Serbia and Kosovo were “on the brink of conflict,” according to the Serbian president, after a Kosovo-bound train with the popular catchphrase ‘Kosovo is Serbia’ was prevented from crossing the border by Albanians, who deemed it an affront.

 

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The train bound for Serbian Mitrovica was the first direct link in 18 years between the Serbian capital Belgrade, and the city in northern Kosovo under Serbian control since the partially-recognized province gained independence in 2008.

 

The train, adorned with the common Serbian patriotic catchphrase ‘Kosovo is Serbia’ and painted in Serbian national colors, had stopped just short of entering Kosovo after Kosovo Albanians sent the ROSU – their special police – preventing the train’s entry and forcing Serbian President Tomislav Nikolic to call it back, narrowly averting an international incident.

 

“The appearance of ROSU was a sign the Albanians wanted war,” the Serbian leader was quoted by RTS as saying, as he spoke to journalists following a national security meeting. Nikolic added that such moves by the breakaway government are “twitches of the outgoing US administration.”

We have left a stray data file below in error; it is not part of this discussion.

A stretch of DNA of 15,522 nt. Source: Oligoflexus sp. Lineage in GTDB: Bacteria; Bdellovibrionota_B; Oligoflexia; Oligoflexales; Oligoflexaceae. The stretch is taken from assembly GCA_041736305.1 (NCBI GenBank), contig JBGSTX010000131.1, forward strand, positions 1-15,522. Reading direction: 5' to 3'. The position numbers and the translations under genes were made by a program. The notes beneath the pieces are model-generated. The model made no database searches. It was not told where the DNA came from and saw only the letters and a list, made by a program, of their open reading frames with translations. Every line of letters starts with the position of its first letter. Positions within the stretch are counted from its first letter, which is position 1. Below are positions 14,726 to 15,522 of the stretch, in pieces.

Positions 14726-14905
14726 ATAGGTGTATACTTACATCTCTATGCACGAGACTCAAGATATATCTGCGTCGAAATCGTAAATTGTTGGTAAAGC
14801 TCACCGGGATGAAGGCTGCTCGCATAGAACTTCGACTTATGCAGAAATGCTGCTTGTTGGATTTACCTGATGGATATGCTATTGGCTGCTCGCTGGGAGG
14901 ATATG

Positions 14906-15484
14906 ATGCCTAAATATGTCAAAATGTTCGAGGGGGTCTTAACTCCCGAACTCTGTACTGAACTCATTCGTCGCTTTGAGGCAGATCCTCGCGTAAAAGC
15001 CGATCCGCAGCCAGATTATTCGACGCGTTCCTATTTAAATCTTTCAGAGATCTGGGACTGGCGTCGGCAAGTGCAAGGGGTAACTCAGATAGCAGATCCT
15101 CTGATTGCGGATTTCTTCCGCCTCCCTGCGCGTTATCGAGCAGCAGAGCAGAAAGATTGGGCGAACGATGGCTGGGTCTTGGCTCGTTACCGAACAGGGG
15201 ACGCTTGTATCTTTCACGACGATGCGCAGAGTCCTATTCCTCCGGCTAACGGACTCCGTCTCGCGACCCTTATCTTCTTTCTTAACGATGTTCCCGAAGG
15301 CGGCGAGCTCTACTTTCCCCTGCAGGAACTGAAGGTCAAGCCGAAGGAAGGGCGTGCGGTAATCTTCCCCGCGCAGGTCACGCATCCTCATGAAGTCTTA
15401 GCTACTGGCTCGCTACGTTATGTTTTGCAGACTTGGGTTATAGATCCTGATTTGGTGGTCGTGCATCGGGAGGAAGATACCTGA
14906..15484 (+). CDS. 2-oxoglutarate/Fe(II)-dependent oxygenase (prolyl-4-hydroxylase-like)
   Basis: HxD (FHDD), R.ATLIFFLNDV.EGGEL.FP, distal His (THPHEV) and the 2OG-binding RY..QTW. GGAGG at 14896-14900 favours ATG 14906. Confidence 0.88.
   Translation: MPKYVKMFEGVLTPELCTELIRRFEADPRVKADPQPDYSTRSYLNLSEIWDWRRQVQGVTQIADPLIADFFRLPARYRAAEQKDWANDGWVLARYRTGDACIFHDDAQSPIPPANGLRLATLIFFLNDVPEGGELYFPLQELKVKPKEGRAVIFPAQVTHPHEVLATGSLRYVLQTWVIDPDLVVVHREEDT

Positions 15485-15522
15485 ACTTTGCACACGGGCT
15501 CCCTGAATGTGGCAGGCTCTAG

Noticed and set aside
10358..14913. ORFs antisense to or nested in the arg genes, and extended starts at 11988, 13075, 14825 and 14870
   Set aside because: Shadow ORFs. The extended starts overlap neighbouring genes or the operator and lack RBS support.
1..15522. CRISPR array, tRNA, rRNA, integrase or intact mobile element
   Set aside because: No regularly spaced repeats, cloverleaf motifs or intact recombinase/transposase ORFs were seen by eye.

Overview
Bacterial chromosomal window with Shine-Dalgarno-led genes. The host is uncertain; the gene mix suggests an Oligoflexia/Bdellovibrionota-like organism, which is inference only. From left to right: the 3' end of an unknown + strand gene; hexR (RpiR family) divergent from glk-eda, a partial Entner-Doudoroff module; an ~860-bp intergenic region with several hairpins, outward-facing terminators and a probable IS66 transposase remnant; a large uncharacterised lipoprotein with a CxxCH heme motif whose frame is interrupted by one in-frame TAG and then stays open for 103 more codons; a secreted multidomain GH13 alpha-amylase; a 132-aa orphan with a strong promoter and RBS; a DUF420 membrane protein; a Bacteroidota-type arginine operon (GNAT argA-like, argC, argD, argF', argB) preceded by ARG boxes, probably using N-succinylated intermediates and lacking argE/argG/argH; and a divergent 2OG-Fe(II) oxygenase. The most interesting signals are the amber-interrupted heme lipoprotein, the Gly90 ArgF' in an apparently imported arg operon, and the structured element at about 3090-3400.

The government in Kosovo said it saw the inscription on the train as a provocation and a message of occupation, while the Serbian side insisted that it merely denotes a celebration of Serbia’s cultural heritage, which stretches back hundreds of years.

 

But tensions rose during the incident, prompting Nikolic to put things bluntly – that the two had briefly been on the precipice of war, and that the Serbian move to call back its train was quite measured, but will not be next time if Albanians threaten Serbian lives.

 

Kosovo Prime Minister Isa Mustafa said earlier that he had contacted the US and EU to voice his concerns. Meanwhile, Edita Tahiri, the Kosovo government minister responsible for dialogue with Serbia, complained to Kosovo’s Western partners of the “illegal Serbian train,” alleging, according to local media, that “Serbia has a dangerous plan that should concern us all.”

 

Nikolic and senior Serbian officials condemned these moves. The Serbian president said he will be expecting a clear response from Brussels on whether it is true Mustafa had consulted the EU and had US support before illegally stopping the train.